But that led to a new question: if Hebrew was not the original language, what was? Seventeenth- and eighteenth-century scholars under the spell of patriotism or antiquarianism dedicated themselves to the search for the original language of mankind — Gothic? Welsh? Chinese? — and to the study of attested processes of language change, a quest which eventually led to the founding of Indo-European philology in the early nineteenth century, and out of it grew modern historical linguistics.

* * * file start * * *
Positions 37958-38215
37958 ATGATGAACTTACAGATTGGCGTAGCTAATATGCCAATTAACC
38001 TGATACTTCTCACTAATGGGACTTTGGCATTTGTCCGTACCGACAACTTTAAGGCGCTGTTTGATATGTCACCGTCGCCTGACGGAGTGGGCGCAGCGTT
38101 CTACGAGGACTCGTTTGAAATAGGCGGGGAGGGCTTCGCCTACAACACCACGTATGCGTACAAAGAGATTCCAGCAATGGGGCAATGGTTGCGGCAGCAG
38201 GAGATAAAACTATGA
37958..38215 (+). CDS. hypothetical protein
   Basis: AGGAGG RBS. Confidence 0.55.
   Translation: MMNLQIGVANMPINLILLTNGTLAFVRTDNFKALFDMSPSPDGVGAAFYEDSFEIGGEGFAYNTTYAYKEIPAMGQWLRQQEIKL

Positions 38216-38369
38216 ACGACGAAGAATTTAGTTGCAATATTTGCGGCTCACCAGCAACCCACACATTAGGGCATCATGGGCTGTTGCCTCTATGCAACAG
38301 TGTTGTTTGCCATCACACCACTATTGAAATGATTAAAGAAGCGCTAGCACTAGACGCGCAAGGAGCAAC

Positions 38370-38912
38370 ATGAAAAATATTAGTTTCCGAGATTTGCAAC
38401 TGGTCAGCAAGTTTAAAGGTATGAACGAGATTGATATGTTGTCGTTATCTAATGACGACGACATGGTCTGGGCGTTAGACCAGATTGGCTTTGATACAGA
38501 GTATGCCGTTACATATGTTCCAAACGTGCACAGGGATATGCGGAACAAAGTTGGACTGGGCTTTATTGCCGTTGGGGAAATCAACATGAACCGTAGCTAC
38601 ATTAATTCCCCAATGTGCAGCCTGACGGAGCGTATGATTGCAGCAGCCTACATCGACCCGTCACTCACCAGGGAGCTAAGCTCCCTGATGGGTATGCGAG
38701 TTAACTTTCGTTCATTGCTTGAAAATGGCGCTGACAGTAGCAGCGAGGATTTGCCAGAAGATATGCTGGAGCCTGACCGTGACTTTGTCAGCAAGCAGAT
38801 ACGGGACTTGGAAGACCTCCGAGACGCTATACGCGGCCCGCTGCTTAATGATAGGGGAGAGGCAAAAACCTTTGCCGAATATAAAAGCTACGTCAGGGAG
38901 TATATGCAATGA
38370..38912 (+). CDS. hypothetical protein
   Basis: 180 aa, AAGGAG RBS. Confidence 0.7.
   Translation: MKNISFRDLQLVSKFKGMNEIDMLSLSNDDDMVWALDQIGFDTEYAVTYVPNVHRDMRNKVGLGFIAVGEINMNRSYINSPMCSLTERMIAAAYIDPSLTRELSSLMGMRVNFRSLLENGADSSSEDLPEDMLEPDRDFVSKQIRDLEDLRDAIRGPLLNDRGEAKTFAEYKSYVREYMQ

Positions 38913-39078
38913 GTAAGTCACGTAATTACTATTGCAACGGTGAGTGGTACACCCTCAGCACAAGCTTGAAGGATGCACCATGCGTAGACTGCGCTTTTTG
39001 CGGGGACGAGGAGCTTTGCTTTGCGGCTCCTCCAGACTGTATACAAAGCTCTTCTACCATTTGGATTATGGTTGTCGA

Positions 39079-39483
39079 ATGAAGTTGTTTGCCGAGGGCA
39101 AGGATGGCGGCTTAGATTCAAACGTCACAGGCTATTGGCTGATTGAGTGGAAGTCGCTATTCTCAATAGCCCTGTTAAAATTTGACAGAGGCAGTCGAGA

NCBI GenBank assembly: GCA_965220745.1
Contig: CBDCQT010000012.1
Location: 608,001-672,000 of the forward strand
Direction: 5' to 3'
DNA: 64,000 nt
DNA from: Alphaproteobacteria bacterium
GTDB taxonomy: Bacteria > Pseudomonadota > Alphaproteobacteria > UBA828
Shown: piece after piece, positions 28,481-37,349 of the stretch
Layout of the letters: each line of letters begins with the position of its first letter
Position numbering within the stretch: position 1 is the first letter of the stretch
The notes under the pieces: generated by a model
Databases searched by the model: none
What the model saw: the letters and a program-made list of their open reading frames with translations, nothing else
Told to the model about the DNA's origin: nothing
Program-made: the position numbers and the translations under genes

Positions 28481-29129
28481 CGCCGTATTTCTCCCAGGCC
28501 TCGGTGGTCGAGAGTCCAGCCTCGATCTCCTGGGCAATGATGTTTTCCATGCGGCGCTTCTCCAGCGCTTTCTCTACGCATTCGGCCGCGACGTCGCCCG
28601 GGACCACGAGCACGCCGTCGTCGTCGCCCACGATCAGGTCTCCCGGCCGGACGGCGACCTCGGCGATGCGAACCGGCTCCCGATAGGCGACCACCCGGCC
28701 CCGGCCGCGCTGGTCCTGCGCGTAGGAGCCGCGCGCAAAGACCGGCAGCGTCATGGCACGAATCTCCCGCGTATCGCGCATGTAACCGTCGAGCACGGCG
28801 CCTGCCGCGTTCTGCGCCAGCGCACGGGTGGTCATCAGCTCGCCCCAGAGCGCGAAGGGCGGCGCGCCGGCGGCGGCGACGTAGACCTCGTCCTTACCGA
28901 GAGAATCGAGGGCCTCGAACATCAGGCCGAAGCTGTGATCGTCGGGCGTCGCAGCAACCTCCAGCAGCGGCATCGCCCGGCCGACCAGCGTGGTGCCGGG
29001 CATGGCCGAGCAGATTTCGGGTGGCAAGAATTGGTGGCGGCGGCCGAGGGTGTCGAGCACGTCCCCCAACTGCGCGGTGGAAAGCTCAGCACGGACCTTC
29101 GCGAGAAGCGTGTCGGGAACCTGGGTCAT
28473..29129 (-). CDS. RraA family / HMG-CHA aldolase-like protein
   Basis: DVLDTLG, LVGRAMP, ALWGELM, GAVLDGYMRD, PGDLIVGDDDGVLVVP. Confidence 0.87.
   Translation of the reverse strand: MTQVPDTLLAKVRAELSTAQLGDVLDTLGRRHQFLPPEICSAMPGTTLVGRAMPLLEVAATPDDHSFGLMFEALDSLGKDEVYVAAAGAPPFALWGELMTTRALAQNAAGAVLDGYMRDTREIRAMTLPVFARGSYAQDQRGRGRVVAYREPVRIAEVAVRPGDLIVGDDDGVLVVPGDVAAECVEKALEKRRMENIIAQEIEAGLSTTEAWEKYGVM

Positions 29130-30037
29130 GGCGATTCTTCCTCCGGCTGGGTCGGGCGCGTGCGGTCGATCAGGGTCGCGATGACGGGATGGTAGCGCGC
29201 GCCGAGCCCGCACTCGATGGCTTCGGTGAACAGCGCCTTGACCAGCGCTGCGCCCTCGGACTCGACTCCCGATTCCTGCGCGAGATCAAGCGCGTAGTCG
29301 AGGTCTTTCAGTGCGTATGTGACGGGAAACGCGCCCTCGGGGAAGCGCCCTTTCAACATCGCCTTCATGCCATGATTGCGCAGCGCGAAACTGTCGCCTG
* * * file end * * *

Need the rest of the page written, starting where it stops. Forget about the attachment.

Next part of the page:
We traverse a rather similar path of preparation in the education which prepares us for research. As children we are introduced to the knowledge assembled by the past and are gradually encouraged to corroborate it through observation (“on this page you will see how . . . “). As undergraduates we are trained to ask questions of the backward-looking type. Only as postgraduates are we normally encouraged to unfold the ability to see what we are not expecting and to make room for unplanned questions. Many students are reluctant to make this transition, for it means breaking away from the traditional supports and learning to carry out the activity we call ‘thinking for oneself’. Perhaps this term is itself the sticking-point: seen in relation to what comes from the past, it is accurate enough, but in relation to what is striving to come in from the future it distorts the picture. Many researchers have had the experience of feeling that there is an idea hovering just above them, trying to break through into thought, just as mothers-to-be sometimes sense that the child is hovering around them. The idea is no more my personal creation than the child is. Much depends for its safe arrival upon the extent to which I have prepared myself appropriately — and the preparation which permits the most to happen is that which provides a balance between earthly knowledge and space for the workings of the spiritual world.